As a bit of wordplay based on the king is dead, long live the king, I am translating the empire has fallen, long live the empire into Latin.

I'm uncertain about using vivere with something that isn't actually alive, like this:

Imperium Ruit, Vivat Imperium

Does this work? Additionally, this omits the adverb long although it has a nice symmetry to it.

1 Answer 1


I wouldn't be afraid to use mortuus and vivat for non-living things. Ovid, for example, has bene vivitis ignes ("you fires live well," Fasti 3.427) and Vergil has the famous line tacitum vivit sub pectore vulnus ("silently the wound lives beneath her breast", Aeneid 4.67). Even imperium vivat is attested by Pliny:

[ut] sciantque omnes quam ex aequo tecum vivat imperium
and [so that] everyone may equally know how the empire lives with you.

Likewise, Cicero had no problem using mortuus metaphorically for non-living beings:

antiquae sunt istae leges et mortuae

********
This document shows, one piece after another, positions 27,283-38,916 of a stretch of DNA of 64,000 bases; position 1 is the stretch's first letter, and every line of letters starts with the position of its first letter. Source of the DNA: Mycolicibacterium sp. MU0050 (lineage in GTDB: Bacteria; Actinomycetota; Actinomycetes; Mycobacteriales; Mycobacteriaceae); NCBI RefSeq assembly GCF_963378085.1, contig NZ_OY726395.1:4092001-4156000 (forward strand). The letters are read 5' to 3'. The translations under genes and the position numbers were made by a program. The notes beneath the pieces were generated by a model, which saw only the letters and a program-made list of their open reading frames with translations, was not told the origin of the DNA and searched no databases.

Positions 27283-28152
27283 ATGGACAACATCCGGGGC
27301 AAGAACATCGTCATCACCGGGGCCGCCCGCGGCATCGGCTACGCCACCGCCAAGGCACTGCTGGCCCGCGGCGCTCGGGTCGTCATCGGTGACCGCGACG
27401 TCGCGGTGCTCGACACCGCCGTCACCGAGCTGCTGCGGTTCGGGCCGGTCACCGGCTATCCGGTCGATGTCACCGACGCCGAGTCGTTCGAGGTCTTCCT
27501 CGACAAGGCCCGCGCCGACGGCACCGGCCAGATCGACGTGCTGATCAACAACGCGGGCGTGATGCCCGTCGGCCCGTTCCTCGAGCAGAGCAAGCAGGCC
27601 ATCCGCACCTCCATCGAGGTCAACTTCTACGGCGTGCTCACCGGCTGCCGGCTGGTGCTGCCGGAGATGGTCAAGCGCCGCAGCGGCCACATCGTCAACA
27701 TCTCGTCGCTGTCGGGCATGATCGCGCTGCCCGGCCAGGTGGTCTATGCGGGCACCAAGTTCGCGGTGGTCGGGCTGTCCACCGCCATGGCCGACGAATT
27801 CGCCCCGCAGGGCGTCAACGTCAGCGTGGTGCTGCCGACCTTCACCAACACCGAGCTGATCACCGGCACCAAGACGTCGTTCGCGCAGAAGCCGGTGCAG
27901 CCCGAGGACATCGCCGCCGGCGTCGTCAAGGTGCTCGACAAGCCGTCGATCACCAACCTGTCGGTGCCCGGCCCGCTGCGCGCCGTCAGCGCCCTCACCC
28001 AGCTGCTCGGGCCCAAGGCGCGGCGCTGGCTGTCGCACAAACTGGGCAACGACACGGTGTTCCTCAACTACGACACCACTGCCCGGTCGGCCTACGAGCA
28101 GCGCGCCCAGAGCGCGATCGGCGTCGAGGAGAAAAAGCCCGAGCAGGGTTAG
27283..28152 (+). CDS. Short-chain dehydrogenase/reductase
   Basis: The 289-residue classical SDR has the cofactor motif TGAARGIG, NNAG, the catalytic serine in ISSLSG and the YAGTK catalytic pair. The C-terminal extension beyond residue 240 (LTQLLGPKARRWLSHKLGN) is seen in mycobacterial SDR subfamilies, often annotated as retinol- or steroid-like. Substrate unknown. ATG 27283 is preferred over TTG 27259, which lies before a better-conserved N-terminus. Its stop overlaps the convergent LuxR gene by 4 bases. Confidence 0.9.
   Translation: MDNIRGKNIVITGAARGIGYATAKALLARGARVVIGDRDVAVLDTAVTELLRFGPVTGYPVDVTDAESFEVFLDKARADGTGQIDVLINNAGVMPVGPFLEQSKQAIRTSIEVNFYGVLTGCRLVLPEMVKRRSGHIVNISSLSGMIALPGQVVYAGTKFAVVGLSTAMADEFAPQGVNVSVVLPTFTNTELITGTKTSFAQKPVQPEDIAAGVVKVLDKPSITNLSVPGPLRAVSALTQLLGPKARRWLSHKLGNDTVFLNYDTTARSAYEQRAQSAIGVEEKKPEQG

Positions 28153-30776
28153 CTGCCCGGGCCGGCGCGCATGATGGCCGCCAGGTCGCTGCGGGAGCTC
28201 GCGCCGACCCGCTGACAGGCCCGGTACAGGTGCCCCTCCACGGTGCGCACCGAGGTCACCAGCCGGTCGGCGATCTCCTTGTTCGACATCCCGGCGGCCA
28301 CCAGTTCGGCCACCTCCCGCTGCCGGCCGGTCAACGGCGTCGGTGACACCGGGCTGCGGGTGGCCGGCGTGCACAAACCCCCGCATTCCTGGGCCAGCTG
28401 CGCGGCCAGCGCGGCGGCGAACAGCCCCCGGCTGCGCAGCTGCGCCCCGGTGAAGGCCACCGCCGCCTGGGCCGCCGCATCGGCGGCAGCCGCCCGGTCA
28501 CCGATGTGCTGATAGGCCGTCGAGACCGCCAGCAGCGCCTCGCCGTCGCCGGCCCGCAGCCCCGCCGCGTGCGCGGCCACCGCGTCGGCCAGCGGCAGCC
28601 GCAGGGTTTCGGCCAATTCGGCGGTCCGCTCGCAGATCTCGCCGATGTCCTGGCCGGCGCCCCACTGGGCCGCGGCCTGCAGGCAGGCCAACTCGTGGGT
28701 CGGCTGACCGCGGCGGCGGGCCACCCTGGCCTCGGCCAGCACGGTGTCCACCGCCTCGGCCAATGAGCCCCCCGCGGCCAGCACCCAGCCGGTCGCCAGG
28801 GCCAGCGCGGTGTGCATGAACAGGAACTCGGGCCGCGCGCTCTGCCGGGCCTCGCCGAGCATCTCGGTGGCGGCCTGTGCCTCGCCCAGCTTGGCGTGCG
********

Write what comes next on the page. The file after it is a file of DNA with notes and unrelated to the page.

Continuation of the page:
Those laws are ancient and dead

The original French doesn't have "long" in it: Le roi est mort, vive le roi!.

We only have that in English because it's idiomatic in English. Remember when translating to find the best set of words and phrases holistically, not just go word by word.

I would go even further, if you'd like, and suggest a straightforward:

imperium mortuum est; vivat imperium!
The empire is dead; long live the empire!

Alternatively, you can switch the word order and do est mortuum to mirror the French more closely, but keep imperium first and last for that nice chiasma.

You could certainly introduce a different word for mortuus est, but the Latin already has a long history and so will be more recognizable, especially since there is no problem with using mortuum and vivat for imperium.

It should also be noted that the original phrase lacked the irony of modern English usage, but of course anyone coming across it in this day and age outside the context of the formal royal succession will get it still.

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